Maliks of Khyber Pass.
Medium: Photographic print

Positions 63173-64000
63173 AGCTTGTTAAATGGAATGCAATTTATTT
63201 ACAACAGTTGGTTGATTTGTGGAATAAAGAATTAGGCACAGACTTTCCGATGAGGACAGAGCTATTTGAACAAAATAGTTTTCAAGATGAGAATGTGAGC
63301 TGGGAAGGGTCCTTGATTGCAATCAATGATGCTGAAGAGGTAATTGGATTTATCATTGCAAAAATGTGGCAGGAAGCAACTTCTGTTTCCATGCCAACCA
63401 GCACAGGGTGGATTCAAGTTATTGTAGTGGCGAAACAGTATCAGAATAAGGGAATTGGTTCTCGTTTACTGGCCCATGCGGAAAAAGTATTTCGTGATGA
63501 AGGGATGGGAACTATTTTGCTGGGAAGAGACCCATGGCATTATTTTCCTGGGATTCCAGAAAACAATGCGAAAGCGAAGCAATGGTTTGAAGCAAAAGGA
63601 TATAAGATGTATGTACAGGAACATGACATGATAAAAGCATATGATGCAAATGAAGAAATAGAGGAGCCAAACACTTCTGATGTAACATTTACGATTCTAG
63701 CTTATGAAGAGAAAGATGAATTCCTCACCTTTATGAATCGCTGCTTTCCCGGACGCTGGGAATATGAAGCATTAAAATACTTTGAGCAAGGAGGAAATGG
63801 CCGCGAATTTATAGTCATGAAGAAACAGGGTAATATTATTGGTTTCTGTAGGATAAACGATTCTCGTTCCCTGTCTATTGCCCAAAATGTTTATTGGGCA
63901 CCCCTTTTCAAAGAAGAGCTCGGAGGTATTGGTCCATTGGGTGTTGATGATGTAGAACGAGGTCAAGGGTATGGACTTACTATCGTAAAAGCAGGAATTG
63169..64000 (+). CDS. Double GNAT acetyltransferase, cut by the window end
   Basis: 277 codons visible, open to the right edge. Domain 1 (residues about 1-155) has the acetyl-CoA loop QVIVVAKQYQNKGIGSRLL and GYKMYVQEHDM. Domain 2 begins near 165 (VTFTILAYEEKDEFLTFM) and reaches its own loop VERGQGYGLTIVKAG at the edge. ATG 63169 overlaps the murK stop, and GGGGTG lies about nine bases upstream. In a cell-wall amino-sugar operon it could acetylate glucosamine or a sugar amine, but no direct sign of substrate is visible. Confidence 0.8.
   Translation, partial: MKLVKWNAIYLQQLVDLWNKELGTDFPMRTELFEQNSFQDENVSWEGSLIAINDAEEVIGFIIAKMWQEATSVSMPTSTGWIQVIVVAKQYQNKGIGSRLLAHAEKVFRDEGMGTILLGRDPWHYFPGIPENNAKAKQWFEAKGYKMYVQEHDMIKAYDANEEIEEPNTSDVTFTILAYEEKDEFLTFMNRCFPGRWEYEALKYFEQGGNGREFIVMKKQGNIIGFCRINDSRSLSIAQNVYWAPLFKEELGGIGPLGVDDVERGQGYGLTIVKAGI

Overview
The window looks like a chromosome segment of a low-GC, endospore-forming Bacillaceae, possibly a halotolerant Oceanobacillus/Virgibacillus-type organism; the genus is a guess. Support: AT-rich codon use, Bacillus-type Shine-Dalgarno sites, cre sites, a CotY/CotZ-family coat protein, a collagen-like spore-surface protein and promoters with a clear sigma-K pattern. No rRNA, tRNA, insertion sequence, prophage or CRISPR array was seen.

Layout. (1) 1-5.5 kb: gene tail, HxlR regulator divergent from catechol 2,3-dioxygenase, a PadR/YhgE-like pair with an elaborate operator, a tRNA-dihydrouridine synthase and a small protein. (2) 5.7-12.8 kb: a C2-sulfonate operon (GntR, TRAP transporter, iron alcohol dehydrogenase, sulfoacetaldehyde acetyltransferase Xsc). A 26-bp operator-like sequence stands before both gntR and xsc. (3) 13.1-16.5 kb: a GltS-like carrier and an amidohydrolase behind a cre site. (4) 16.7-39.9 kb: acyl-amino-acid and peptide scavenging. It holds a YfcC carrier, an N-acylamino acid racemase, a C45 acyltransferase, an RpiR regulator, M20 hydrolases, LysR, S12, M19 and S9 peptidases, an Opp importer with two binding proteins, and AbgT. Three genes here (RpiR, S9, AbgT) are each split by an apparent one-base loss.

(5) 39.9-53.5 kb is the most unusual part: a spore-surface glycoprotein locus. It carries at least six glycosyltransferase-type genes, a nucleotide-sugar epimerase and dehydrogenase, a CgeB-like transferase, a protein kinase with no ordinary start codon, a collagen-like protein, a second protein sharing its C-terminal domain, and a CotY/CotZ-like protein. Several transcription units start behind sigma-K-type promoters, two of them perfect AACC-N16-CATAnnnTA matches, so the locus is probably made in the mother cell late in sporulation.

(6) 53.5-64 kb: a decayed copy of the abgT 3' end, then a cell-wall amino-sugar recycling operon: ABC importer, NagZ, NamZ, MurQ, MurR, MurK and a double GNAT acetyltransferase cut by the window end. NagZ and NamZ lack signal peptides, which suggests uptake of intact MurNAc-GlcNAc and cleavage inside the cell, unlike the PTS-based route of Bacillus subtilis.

Photograph of the Maliks (chieftains) of the Khyber Pass from the Lee-Warner Collection: 'Bombay Presidency', taken by an unknown photographer in the 1880s. The Khyber Pass is a 53-kilometre (33-mile) passage through the Hindu Kush mountain range. It connects the northern frontier of Pakistan with Afghanistan. At its narrowest point, the pass is only 3 metres wide. The Khyber Pass is one of the most famous mountain passes in the world and is one of the most important passes between Afghanistan and Pakistan. It is the best land route between India and Pakistan. In the 19th century the British were involved in military campaigns in Afghanistan and the North West Frontier Province (now Pakistan). This portrait shows the Maliks or village leaders who were relied upon by the British to provide services such as maintaining the peace and keeping frontier roads like that through the Khyber Pass open.